Homework Problem 17.33.)

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Jesus A Cuevas - 1E
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Homework Problem 17.33.)

Postby Jesus A Cuevas - 1E » Sun Jun 10, 2018 7:36 pm

Could someone help me with the following problem, thanks in advance!

Which of the following ligands can be polydentate? If the ligand can be polydentate, give the maximum number of places on the ligand that can bind simultaneously to a single metal center: (a)HN(CH2CH2NH2)2; (b)CO3 2- (c)H2O (d)Oxalate (C2O4-2)

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Re: Homework Problem 17.33.)

Postby sharonvivianv » Sun Jun 10, 2018 7:57 pm

a) tridentate, you can see that there are three nitrogens meaning there are three lone pairs.
b) bidentate, usually if there is a charge on an oxygen, a metal will be able to bind. There is a minus 2 charge.
c) monodentate, honestly I've asked around and no one has been able to give a good explanation as to why H20 is monodentate so you should just memorize that
d) bidentate, again there is a minus 2 charge.

These aren't set answers that can help you reason through every problem like this because there are always exceptions. Even the UAs have trouble telling sometimes but sometimes the charge on the oxygens and the lone pairs on the nitrogen are helpful while identifying them as polydentate.

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Re: Homework Problem 17.33.)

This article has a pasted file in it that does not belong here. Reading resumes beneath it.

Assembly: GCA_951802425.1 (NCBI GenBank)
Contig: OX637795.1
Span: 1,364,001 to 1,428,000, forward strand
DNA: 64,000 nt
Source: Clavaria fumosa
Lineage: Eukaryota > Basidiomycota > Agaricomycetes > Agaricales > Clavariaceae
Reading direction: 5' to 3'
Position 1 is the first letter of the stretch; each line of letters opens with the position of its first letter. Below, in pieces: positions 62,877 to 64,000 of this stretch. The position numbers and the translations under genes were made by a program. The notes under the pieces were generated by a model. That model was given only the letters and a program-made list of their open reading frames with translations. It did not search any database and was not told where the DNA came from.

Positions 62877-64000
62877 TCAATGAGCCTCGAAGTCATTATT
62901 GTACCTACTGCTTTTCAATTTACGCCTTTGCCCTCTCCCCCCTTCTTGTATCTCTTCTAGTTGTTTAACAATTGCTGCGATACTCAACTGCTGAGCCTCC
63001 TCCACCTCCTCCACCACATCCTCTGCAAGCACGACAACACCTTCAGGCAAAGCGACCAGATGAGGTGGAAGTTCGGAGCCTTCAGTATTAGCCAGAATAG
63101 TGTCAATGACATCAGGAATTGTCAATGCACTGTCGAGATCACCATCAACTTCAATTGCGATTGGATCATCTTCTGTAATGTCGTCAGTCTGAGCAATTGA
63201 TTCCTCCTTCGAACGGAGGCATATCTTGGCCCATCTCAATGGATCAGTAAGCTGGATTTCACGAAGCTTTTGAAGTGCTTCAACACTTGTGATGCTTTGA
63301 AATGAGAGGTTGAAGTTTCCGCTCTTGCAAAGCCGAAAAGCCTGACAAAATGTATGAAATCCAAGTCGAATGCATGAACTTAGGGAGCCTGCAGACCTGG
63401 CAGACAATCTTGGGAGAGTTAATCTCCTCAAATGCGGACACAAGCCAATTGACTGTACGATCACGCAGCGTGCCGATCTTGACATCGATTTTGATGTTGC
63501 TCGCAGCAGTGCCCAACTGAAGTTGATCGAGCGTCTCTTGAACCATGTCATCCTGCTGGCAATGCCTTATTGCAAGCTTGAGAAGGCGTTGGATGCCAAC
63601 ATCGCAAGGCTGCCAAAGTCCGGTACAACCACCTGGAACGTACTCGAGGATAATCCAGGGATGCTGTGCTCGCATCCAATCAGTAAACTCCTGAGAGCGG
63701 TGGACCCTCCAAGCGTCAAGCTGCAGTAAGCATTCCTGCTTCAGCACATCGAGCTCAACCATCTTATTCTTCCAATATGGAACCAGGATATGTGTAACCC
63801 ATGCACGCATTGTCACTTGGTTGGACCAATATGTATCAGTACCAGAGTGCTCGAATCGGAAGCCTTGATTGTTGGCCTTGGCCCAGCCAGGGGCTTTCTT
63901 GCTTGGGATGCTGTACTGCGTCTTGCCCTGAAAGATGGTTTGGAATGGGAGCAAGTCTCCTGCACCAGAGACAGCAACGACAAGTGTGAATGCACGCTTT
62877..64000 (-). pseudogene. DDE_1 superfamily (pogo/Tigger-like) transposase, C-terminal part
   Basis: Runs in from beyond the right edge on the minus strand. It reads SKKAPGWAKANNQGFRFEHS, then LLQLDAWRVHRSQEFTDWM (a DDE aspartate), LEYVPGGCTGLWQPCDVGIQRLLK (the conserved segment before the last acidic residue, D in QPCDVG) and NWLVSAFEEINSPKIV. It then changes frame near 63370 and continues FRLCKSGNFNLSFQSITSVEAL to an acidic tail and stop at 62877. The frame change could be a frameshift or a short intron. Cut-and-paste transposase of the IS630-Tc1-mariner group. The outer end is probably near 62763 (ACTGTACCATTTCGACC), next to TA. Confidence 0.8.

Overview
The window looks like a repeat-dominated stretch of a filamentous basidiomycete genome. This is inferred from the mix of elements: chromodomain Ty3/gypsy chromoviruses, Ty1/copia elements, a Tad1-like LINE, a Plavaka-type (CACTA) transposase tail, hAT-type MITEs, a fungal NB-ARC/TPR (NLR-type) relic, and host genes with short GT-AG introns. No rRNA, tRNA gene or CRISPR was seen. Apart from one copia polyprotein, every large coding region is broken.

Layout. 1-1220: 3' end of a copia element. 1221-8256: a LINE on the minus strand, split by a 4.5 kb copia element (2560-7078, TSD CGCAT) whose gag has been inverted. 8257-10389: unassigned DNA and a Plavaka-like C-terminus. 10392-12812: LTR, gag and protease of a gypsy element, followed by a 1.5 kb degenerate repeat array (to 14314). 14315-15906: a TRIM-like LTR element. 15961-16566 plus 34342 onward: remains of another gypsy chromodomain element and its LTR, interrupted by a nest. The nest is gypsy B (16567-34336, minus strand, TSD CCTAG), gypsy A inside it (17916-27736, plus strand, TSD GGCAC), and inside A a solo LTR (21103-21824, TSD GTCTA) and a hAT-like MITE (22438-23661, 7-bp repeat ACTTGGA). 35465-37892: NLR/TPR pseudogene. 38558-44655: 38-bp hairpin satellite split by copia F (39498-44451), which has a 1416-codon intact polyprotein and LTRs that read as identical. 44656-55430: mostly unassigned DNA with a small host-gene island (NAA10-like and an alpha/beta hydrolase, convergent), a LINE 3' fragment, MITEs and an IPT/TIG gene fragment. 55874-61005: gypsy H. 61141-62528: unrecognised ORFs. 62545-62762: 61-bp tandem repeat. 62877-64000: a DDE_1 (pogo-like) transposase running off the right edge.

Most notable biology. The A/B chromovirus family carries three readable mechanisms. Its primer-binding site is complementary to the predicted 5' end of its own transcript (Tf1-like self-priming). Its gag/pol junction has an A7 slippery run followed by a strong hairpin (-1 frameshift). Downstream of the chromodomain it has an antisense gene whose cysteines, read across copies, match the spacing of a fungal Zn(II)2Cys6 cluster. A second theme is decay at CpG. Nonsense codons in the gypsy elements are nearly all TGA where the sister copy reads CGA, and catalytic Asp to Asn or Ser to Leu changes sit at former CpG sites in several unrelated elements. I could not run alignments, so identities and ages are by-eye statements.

Postby LilianKhosravi_1H » Sun Jun 10, 2018 8:07 pm

H2O is a monodentate because even though it has two lone pairs, only one of those will bind and the other one won't because it has no way of biding to the central atom since it's on the oxygen with the other lone pair that is already bound. Basically, the positions of the lone pairs won't allow it to bind to the central atom twice.

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Re: Homework Problem 17.33.)

Postby nikitasridhar_1b » Wed Jun 13, 2018 1:05 am

what is the relation btwn charge and number of binding sites? i thought the no. of binding sites had to do wiht the number of lone pairs

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Re: Homework Problem 17.33.)

Postby Chem_Mod » Thu Jun 14, 2018 4:02 pm

Yes, number of atoms with lone pairs that can bind is what matters. Sometimes the charge may have the same value.

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